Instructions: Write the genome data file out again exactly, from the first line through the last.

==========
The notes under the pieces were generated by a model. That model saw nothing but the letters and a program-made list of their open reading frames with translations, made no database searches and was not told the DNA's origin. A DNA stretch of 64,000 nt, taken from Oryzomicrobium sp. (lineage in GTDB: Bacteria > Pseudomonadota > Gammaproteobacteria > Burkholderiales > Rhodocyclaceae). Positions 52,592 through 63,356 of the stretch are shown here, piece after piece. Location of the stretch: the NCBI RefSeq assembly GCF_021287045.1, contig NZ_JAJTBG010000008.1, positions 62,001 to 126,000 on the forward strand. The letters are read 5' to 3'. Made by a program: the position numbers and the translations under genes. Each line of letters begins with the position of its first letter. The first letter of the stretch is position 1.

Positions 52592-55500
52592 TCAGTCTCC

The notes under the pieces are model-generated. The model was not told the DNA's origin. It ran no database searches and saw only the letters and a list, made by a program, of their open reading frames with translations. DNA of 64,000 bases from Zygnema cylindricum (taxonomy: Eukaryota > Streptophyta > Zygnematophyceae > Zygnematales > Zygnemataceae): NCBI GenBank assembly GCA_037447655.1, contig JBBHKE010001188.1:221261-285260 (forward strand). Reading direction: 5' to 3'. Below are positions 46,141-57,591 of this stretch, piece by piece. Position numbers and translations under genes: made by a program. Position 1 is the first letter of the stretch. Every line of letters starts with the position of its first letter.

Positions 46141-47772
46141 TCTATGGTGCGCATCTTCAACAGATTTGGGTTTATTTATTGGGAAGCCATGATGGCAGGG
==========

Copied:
The notes under the pieces were generated by a model. That model saw nothing but the letters and a program-made list of their open reading frames with translations, made no database searches and was not told the DNA's origin. A DNA stretch of 64,000 nt, taken from Oryzomicrobium sp. (lineage in GTDB: Bacteria > Pseudomonadota > Gammaproteobacteria > Burkholderiales > Rhodocyclaceae). Positions 52,592 through 63,356 of the stretch are shown here, piece after piece. Location of the stretch: the NCBI RefSeq assembly GCF_021287045.1, contig NZ_JAJTBG010000008.1, positions 62,001 to 126,000 on the forward strand. The letters are read 5' to 3'. Made by a program: the position numbers and the translations under genes. Each line of letters begins with the position of its first letter. The first letter of the stretch is position 1.

Positions 52592-55500
52592 TCAGTCTCC

The notes under the pieces are model-generated. The model was not told the DNA's origin. It ran no database searches and saw only the letters and a list, made by a program, of their open reading frames with translations. DNA of 64,000 bases from Zygnema cylindricum (taxonomy: Eukaryota > Streptophyta > Zygnematophyceae > Zygnematales > Zygnemataceae): NCBI GenBank assembly GCA_037447655.1, contig JBBHKE010001188.1:221261-285260 (forward strand). Reading direction: 5' to 3'. Below are positions 46,141-57,591 of this stretch, piece by piece. Position numbers and translations under genes: made by a program. Position 1 is the first letter of the stretch. Every line of letters starts with the position of its first letter.

Positions 46141-47772
46141 TCTATGGTGCGCATCTTCAACAGATTTGGGTTTATTTATTGGGAAGCCATGATGGCAGGG